This Day In History : December 7

1995 United States

Galileo spacecraft orbits Jupiter

On December 7, 1995, NASA's Galileo spacecraft successfully entered orbit around Jupiter, beginning a mission to study the planet and its moons in detail. Galileo's exploration provided unprecedented insights into Jupiter's atmosphere, magnetic field, and moons, significantly advancing our understanding of the solar system's largest planet.

Also on This Day in History December 7

Discover what happened on December 7 with HISTORY's summaries of major events, anniversaries,
famous births and notable deaths.

Births on This Day, December 7
  • 1905 Gerard Peter Kuiper

    Dutch-born American astronomer, who discovered Miranda, a moon of Uranus, and Nereid, a moon of Neptune.

  • 1830 Luigi Cremona

    He was an Italian mathematician who was an originator of graphical statics (the use of graphical methods to study forces in equilibrium) and work in projective geometry.

  • 1879 Charles Lavelle Broley

    Canadian naturalist, ornithologist, bander and banker whose investigations were among the first to implicate DDT in raptor declines and thus pesticides as environmental threats.

  • 1910 Richard Brooke Roberts

    American biophysicist who contributed most to the discovery of "delayed neutrons" - that uranium fission does not release all the neutrons it produces at one time, but some come off at measurably later times.

  • 1823 Leopold Kronecker

    Leopold Kronecker was a German mathematician who worked on number theory, algebra and logic.

Deaths on This Day, December 7
  • 1982 George B. Kistiakowsky

    George Bogdan Kistiakowsky was a Russian chemist who worked on developing the first atomic bomb but later advocated banning nuclear weapons.

  • 1952 Forest Ray Moulton

    American astronomer who collaborated with Thomas Chamberlin in advancing the planetesimal theory of the origin of the solar system (1904).

  • 2020 Chuck Yeager

    Charles Elwood “Chuck” Yeager was an American pilot who returned from WW II as a decorated fighter pilot, and began testing new technology aircraft using jet power and rocker power.

  • 1960 Walter Noddack

    Walter Karl Friedrich Noddack was a German chemist who discovered the element rhenium (Jun 1925) in collaboration with his wife Ida Tacke.

  • 1977 Peter Carl Goldmark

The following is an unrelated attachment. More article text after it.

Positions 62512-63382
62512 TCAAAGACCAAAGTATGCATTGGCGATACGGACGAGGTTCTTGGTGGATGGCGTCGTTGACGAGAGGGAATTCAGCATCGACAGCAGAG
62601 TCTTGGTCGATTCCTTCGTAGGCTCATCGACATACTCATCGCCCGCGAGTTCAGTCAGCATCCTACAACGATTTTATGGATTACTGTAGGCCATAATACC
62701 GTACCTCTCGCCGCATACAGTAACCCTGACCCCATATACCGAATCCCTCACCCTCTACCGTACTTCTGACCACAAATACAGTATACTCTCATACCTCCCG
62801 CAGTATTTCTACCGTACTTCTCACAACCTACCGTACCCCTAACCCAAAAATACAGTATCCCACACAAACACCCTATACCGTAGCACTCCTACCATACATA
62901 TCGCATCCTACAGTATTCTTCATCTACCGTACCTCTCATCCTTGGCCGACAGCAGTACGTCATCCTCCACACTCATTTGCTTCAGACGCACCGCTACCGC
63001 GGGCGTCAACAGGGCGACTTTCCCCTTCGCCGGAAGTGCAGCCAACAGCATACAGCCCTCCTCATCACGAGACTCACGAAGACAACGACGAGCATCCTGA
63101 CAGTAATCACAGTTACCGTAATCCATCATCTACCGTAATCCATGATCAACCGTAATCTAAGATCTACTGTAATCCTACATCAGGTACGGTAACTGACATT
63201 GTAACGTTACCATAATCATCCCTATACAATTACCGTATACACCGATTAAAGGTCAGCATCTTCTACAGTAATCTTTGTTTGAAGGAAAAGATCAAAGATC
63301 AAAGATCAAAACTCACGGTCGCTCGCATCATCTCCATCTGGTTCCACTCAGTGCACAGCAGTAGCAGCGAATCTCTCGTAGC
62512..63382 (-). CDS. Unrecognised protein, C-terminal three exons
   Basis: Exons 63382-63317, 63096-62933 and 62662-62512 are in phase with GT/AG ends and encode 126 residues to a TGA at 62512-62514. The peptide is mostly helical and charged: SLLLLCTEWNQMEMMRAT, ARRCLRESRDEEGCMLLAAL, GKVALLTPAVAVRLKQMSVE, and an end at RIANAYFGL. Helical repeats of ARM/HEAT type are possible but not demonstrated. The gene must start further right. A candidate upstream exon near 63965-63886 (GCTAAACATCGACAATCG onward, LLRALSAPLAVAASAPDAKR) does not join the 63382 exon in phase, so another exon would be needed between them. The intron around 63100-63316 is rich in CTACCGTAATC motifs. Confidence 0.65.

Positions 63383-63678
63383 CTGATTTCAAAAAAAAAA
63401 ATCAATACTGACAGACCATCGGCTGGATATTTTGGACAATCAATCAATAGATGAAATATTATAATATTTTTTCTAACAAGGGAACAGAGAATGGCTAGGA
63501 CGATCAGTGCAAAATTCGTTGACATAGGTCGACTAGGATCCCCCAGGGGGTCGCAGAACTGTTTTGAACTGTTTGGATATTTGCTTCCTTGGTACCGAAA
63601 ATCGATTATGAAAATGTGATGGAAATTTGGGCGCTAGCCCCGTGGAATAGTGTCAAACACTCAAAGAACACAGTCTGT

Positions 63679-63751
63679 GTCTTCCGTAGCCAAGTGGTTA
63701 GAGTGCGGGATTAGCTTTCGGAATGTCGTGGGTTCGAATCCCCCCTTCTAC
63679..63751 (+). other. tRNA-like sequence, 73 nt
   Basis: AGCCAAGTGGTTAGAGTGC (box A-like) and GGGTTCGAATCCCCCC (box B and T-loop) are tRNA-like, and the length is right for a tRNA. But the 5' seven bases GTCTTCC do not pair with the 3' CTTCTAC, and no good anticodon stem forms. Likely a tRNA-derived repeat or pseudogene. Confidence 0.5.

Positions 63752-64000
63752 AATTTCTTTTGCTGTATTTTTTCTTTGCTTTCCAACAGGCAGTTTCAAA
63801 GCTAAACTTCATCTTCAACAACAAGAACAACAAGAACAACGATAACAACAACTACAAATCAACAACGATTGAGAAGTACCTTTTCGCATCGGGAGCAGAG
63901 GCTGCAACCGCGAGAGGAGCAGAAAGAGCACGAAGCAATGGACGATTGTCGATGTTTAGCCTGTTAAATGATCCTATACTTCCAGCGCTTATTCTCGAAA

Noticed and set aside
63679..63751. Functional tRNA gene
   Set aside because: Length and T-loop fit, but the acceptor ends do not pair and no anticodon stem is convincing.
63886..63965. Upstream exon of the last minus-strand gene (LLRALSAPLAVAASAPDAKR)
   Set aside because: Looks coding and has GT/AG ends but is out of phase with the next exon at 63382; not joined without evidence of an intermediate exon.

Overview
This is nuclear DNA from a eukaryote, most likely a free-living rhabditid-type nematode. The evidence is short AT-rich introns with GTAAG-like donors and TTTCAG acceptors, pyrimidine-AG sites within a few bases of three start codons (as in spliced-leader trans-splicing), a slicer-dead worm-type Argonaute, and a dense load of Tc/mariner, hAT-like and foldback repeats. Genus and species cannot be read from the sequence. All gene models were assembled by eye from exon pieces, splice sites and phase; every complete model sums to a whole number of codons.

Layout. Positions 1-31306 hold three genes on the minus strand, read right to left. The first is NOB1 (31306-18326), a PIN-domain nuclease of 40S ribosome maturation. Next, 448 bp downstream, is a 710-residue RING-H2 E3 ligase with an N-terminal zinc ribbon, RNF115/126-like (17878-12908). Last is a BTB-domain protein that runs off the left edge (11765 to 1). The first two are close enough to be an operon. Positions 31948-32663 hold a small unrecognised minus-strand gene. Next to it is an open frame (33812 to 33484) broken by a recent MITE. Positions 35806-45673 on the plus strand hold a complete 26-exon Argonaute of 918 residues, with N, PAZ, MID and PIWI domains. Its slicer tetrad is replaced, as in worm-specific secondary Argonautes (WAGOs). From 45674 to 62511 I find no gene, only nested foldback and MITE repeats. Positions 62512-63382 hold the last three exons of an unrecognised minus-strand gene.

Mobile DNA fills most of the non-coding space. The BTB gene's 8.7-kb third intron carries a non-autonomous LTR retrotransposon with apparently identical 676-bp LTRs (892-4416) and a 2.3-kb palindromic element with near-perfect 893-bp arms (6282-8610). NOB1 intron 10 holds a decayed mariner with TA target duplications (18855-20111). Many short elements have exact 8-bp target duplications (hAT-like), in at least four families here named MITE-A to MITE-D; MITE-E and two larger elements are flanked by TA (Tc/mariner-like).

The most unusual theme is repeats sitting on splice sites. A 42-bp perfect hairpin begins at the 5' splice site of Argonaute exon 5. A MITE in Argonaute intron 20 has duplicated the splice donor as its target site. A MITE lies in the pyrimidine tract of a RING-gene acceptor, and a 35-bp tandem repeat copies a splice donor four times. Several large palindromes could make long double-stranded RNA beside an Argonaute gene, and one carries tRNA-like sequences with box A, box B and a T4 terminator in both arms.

American engineer (naturalized 1937). While working for Columbia Broadcasting System (CBS), he developed the first commercial color television system (1936), which used a rotating three-color disk.


Apollo 17 launched

Apollo 17 (December 7–19, 1972) was the eleventh and final mission of NASA's Apollo program, the sixth and most recent time humans have set foot on the Moon or traveled beyond low Earth orbit. Commander Gene Cernan and Lunar Module Pilot Harrison Schmitt walked on the Moon, while Command Module Pilot Ronald Evans orbited above

Orbiting Astronomical Observatory 2 Launched into Earth Orbit

On December 7, 1968, NASA launched the Orbiting Astronomical Observatory 2 (OAO-2) into Earth orbit. This satellite was designed to observe celestial objects in ultraviolet light, providing astronomers with new insights into stars, galaxies, and other cosmic phenomena.

Apollo 17 Blasts Off, Last U.S. Moon Mission

On December 7, 1972, Apollo 17 launched from Cape Canaveral, marking the sixth and final manned mission to the Moon by the United States. Flight Commander Eugene Cernan became the last person to walk on the lunar surface, concluding a series of missions that significantly advanced lunar exploration and scientific understanding.

United States Declares War on Austria-Hungary in World War I

On December 7, 1917, the United States formally declared war on Austria-Hungary, marking its entry into World War I alongside the Allied Powers. This declaration followed earlier entries into the war against Germany and other Central Powers, solidifying the U.S. commitment to the conflict.
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